Whether you are against or for the penny, it will be interesting to see how this controversy plays out over the coming years. Next time you see a penny on the ground, pick it up and consider your thoughts on whether it should be eliminated or kept around.


UnknownThis statue is a symbol of America and is known throughout the world. Many visitors come to New York just to view her in person. She was a gift from the people of France in 1886. During immigration, the statue became an icon of freedom for those arriving from other countries. Here are some facts you may not know about Lady Liberty.

  • 1984-1986: The statue was closed for restoration. The torch and much of the internal structure were replaced.
  • After 9/11, it was closed for safety reasons and was reopened in 2009 for limited visitors.
  • Liberty Island fully opened July 4, 2013
  • Nobody has been able to access the balcony on the torch since 1916
  • The French paid for the statue but the US paid for the pedestal on which it stands
  • There are differing opinions in how much copper was needed for the statue. Some say 200,000 lbs while another says 128,000 lbs.
  • The cost of the donated copper was $16,000 at that time (Around $354,000 in 2014).
  • American fundraising for the statue included a young Theodore Roosevelt
  • Designer of the Eiffel tower, Gustave Eiffel, also helped on the Statue of Liberty
  • To protect the copper skin on the statue, Gustave Eiffel insulated it with asbestos
  • Many Americans at the time preferred realistic artwork rather than allegorical like the Statue of Liberty
  • The proposed height of the pedestal was 114 feet, it was reduced to 89 feet
  • Some people donated as little as 5 cents towards the pedestal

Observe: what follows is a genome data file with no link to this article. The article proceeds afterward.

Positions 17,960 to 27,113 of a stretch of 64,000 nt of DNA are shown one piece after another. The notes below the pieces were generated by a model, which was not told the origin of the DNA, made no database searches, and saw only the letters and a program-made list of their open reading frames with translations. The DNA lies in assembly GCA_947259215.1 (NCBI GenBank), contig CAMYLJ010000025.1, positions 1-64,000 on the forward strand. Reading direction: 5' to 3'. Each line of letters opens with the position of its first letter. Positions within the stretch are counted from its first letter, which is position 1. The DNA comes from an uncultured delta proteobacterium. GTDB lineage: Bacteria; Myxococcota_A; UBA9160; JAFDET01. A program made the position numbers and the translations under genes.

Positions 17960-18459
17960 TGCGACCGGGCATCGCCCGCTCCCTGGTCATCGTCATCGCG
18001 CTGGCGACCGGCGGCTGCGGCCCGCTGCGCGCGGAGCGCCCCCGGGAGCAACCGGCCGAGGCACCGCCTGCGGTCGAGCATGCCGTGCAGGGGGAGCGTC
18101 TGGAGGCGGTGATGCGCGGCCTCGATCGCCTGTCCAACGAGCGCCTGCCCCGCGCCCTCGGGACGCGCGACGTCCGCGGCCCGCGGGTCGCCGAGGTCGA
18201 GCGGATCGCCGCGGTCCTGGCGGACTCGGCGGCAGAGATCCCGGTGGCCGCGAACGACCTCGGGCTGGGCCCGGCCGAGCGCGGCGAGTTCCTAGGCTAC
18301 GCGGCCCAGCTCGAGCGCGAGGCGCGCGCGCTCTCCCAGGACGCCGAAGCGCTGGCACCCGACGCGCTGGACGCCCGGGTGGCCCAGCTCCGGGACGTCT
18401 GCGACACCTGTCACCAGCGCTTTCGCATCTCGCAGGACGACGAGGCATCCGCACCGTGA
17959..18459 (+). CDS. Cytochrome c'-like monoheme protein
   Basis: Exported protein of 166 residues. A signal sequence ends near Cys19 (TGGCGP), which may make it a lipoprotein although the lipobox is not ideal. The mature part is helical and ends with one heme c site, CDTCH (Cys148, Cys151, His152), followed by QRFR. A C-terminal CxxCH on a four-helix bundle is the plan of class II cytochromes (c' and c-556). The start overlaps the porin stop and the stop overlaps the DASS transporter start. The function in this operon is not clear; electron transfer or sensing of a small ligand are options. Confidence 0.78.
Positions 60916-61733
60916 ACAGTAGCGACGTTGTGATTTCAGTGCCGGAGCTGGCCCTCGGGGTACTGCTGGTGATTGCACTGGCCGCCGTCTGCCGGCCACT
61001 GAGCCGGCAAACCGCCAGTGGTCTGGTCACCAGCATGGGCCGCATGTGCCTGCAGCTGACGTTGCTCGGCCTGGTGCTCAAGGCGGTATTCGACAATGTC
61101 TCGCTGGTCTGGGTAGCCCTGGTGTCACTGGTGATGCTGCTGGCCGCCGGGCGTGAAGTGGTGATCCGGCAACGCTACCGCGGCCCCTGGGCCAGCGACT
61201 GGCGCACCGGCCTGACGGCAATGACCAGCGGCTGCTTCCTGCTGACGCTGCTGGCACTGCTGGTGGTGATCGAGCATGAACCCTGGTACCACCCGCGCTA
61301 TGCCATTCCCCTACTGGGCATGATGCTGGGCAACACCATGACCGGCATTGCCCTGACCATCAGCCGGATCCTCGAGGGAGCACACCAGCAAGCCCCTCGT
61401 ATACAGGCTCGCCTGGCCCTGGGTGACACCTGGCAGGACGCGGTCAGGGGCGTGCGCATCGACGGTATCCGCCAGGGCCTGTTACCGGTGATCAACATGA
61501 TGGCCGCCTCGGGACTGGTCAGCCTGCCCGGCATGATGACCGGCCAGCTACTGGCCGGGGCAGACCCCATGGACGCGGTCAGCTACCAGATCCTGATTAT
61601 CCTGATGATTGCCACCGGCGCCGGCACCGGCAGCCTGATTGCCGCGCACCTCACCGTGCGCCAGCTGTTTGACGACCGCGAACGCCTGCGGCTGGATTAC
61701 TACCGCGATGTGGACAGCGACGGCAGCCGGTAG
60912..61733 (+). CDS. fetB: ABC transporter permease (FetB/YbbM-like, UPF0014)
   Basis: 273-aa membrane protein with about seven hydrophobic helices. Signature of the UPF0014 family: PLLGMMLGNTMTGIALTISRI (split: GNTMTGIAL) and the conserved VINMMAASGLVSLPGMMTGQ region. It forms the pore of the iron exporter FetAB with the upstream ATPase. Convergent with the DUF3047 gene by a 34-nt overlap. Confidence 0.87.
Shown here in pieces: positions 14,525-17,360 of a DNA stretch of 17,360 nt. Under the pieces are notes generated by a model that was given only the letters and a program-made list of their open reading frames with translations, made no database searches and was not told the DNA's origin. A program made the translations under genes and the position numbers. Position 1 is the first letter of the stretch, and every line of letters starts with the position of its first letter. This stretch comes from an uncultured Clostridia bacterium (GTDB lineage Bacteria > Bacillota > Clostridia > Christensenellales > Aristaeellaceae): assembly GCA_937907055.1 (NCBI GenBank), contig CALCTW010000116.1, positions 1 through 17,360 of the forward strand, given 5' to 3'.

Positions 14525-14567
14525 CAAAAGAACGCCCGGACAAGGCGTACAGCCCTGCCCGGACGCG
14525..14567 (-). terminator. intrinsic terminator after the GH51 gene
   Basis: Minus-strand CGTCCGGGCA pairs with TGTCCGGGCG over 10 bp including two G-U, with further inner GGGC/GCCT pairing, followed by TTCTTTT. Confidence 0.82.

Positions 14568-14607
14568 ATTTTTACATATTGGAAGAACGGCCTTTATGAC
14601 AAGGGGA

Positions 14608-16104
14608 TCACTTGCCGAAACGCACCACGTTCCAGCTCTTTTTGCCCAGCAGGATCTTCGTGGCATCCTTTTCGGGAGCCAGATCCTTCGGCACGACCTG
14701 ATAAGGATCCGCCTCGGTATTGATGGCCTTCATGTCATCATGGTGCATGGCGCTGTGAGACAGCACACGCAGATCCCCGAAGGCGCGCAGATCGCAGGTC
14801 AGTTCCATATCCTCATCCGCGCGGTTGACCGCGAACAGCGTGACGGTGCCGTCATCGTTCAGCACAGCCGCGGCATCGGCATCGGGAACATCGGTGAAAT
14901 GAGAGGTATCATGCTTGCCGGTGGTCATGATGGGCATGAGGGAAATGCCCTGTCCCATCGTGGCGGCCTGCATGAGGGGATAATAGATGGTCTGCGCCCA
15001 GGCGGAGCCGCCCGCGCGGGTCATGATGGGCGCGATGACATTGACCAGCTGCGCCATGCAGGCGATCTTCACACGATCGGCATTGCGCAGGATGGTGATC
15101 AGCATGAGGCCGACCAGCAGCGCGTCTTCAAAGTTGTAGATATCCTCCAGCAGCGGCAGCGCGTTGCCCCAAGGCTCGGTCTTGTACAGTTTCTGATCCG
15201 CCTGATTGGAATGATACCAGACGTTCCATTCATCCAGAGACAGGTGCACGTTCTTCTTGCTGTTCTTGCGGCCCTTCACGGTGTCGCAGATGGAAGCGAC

• The tradition of the ticker-tape parade started during the parade for the Statue of Liberty when traders at the NYSE threw ticker tape from the windows
  • A fireworks display was planned for the Statue of Liberty’s arrival, but it was postponed due to bad weather
  • Replacement copper for some repairs came from a rooftop at Bell Labs

Even if you haven’t had the chance to visit Paris, you already know about the Eiffel Tower. It is one of the world’s most iconic structures aside from the Statue of Liberty and a few others. Named after its creator Gustave Eiffel, the tower was built to celebrate the 100th anniversary of the French Revolution. The image below comes from the Eiffel Tower’s website and gives key figures regarding the structure.

  • The tower was only intended to last 20 years but was saved due to the scientific experiments it was used for
  • The tower served as a military radio post in 1903
  • The first public radio programme was broadcast in 1925 from the tower
  • Almost 250 million people have visited since it opened in 1889
  • 120 antennas are atop the structure
  • The country with the greatest percent of visitors (besides France) is Italy followed by Spain and the US
  • The Eiffel Tower was the tallest structure for 40 years until the Chrysler Building was completed
  • Every 7 years, 50 tons of paint are added to the tower to protect it from rust
  • The temperature can alter the height of the tower by up to 6 inches
  • The French nickname is La dame de fer meaning the iron lady
  • The tower weighs over 10,000 tons and is made of iron


UnknownNumismatists (coin collectors) likely have a few half dollars stashed away in their collection. Since 2002, the half dollar has only been minted for collection purposes.  This was due to a large inventory and lack of demand. These coins are no accepted in vending machines, slot machines, or other coin operated machines. Once supply levels of the coin drop, more will be minted. If you were lucky enough to find one in circulation you probably held onto it. Many magicians prefer the half dollar due to the coins weight and size.